Participatory Culture: Demonstrating Public Value

The last thematic area started our morning. Each panelist shared success stories and insights about demonstrating public value for libraries and museums.

Gary Vikan, Director, The Walters Art Museum, Baltimore, United States, detailed the history of the Walters collection and shared with us the mission of the museum, updated in the year 2000: Bring art and people together for enjoyment, discovery and learning. “Everything we do should be measured by the benefit of the public,” he said. Another focus of the Waters museum staff is “Always be learning.” The museum also eliminated the admission fee in 2006 and attendance went up 45%. Access to staff is also a priority, instead of a glass wall that only allows visitors to see staff at work, the glass window opens for interaction with the curators. ( I think the librarians could take some of these ideas an utilize them as well.)

For more: http://thewalters.org/

Richard Atuti, Director, National Library Service, Nairobi, Kenya, presented interesting ways his library had engaged the community.He stated that the libraries aim to “walk the talk” when it comes to demonstrating public value. For example, during the “Festival of the Book,” the library utilized song and dance to promote reading and literacy and as a way to promote visibility of the library. Rebranding was part of the process: creating a modern look for the logo, identifying with target communities and reaching the unreached. Richard shared some photos of mobile libraries – including libraries carried on the back of camels or pulled by two donkeys. Another library service is the addition of a fish pond to the library grounds for demonstration purposes. Richard shared a user comment thanking the library for bringing a “lake” and information about fishing to the community.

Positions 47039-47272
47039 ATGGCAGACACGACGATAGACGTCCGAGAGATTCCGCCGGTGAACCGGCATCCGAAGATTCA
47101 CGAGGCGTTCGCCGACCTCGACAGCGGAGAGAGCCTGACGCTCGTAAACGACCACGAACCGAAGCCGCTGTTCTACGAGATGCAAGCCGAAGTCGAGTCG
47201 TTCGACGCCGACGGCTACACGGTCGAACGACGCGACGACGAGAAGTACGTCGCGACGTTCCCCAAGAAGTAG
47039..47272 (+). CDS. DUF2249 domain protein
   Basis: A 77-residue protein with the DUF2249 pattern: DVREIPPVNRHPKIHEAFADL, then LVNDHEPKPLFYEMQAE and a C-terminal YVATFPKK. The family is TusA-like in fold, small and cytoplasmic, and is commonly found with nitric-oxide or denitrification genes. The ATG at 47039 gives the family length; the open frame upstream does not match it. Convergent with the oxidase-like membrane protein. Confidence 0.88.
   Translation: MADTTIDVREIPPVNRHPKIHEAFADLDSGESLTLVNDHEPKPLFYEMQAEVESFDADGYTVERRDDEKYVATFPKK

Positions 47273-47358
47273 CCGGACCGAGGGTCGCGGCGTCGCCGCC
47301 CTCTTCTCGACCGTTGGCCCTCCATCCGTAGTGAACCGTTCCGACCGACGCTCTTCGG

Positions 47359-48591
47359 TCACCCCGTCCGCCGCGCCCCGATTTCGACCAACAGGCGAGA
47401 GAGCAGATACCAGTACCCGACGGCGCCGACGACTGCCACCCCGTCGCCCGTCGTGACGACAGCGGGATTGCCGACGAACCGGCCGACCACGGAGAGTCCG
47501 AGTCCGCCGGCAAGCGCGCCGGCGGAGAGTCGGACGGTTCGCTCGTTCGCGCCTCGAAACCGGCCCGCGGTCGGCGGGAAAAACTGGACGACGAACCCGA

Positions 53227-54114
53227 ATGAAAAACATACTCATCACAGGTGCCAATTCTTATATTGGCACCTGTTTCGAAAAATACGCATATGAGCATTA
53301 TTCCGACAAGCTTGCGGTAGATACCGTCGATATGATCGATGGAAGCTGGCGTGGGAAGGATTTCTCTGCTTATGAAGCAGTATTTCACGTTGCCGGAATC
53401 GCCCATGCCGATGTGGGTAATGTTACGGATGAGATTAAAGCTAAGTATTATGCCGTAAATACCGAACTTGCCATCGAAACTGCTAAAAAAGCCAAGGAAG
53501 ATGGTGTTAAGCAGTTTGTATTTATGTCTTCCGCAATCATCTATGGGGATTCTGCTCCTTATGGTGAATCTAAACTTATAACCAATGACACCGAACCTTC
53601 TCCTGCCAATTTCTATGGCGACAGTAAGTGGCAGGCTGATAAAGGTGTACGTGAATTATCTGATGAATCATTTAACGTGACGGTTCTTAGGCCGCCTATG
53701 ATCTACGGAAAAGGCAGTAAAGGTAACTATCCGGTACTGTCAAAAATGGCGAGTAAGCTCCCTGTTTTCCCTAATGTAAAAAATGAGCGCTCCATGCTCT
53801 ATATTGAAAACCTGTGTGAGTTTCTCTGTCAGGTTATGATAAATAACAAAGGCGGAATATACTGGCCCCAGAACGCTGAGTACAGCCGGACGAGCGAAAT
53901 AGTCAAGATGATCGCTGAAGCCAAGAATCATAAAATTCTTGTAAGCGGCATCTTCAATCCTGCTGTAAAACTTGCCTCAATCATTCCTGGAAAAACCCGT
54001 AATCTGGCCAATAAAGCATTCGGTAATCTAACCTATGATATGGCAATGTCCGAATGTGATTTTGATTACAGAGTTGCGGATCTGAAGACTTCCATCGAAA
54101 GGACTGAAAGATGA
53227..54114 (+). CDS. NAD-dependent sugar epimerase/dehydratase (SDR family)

Johannes Vogel, Keeper of Botany, Natural History Museum, London, United Kingdom; Director-Designate, Natural History Museum, Berlin, Germany, discussed the emphasis on participation at his museum. “A place for learning, discover and dialogue,” he said – within the four walls and within the web site. Johannes discussed some initiatives that take the museum out to people who want to know more about nature – he referred to this as “Citizen Science.” Great example: the museum took nature exhibits, naturalists, educators and hands on activities out to London parks in cooperation with the BBC to teach over 8,000 people.

For more, please see: http://www.opalexplorenature.org/

This post is a reflection/response to questions posed at the Salzburg Global Seminar program Libraries and Museums in an Era of Participatory Culture, exploring the challenges, solutions and potential for participatory services within libraries and museums.

Special Thanks to the Salzburg Global Seminar and IMLS for the invitation to participate in this event.

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